Welcome to Brick Reformed Church!

Our congregation was founded in central North Carolina over 250 years ago by immigrants from Germany. Since then faithful people have been gathering here to worship and glorify God. Thanks for visiting our website, and we hope you’ll visit Brick Church this Sunday.

 

 


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Chicken is cooked , chopped and ready to begin pies tomorrow. Thanks to the choppers, dough mixers, rollers and many other helpers necessary for this project. Couldn't do it without our men's support ! Pickup between 2-5PM Saturday. If cannot make it please call 336-213-1565 for other arrangements or talk with person ordered with. Thank-you. ... See MoreSee Less

A Word for Wednesday…Heroes

“When Jesus saw Nathanael coming toward him, he said of him, “Here is truly an Israelite in whom there is no deceit” (John 1:47).

This past Monday school children, federal employees, and many others enjoyed a break from their usual routine in honor of one of our nation’s heroes, Martin Luther King Jr. His contributions to the Civil Rights Movement are indisputable, and his legacy, his words, and his willingness to put his life on the line for a cause he believed in continue to inspire us. Yet, since learning of his well-documented problems with marital infidelity, and the clear examples of plagiarism found in his doctoral dissertation, I have struggled to fully embrace him as one of my heroes. I remember the day I first became aware of these things, devastated to learn that this man who was larger-than-life in my estimation, had failed in these areas.

More recently, I learned that one of the most influential theologians of the 20th century, Karl Barth, was involved in a decades-long affair with his personal assistant, Charlotte von Kirschbaum. He even went so far to insist his wife allow Charlotte to live with them in their home, not even making an effort to hide his feelings for Charlotte from her. When I first heard the news I was so disappointed I considered the drastic step of removing all of Barth’s books from my library.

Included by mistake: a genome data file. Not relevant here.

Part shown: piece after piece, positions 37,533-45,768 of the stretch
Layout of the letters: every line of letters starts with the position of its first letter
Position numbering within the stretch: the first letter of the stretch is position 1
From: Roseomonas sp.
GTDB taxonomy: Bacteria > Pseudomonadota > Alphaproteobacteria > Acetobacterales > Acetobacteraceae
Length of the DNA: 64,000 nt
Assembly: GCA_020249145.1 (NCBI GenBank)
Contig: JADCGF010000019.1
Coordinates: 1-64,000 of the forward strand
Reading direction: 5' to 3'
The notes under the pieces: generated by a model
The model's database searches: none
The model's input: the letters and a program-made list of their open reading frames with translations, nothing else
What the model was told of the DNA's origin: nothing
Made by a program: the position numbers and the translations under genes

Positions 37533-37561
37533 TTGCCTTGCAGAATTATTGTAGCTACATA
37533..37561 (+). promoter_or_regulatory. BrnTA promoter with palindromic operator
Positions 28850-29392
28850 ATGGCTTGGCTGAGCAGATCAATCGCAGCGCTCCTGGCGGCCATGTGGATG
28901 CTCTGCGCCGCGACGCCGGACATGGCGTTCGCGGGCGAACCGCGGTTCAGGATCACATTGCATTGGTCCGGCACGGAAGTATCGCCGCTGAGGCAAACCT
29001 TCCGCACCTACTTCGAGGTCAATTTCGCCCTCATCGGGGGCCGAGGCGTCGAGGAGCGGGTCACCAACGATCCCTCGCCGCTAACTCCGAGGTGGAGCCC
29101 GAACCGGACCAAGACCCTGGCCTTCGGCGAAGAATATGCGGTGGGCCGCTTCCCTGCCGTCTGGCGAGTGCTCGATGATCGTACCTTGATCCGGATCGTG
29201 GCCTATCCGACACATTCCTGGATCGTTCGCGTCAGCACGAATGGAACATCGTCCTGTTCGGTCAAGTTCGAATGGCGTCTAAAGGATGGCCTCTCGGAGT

A lot of people I speak to about these things tell me I put too much weight on these indiscretions, that I need to consider them in the full light of both of these individuals' amazing accomplishments. The unintended implication of such a suggestion, at least as I understand it, is that if a person does amazing things, we can overlook his or her failure to do the “little” things, like telling the truth and being faithful. I have a really hard time with that.

The text for last week’s sermon, John 1:43-51, records Jesus’ calling of the first few disciples. Reading through the passage, I was really struck by Jesus’ comment about Nathanael, calling him “an Israelite in whom there is no deceit.” Would he say the same about Martin Luther King Jr., Karl Barth, or any other heroes in our society whose faults and failures are conveniently overlooked?

I think the decision to set aside a day each year to honor MLK was the right one. He did pay the ultimate price for what he believed in, and his story reminds us of countless others who suffered in similar ways in the pursuit for justice and equality for all people. And in spite of his infidelity, Karl Barth’s contribution to our understanding of the Scriptures and Christian theology cannot be overstated. I plan to keep his books in my library. Maybe some day I will get around to reading them. The point I’m trying to make is this: if we can come to the end of our lives having achieved nothing more than keeping our integrity and commitments intact, we have really done something. The world may not notice, but God will, and that is all that really matters. If you have failed in these areas, confess your sins, and embrace the new beginning that God offers.
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Beautiful snow but created problem on schedule for chicken pies. No work on Thursday. We will begin Friday am with cooking chicken and other preparations. Come when you can or if need ride let me know. Pies will be ready for delivery as scheduled on Saturday . ... See MoreSee Less


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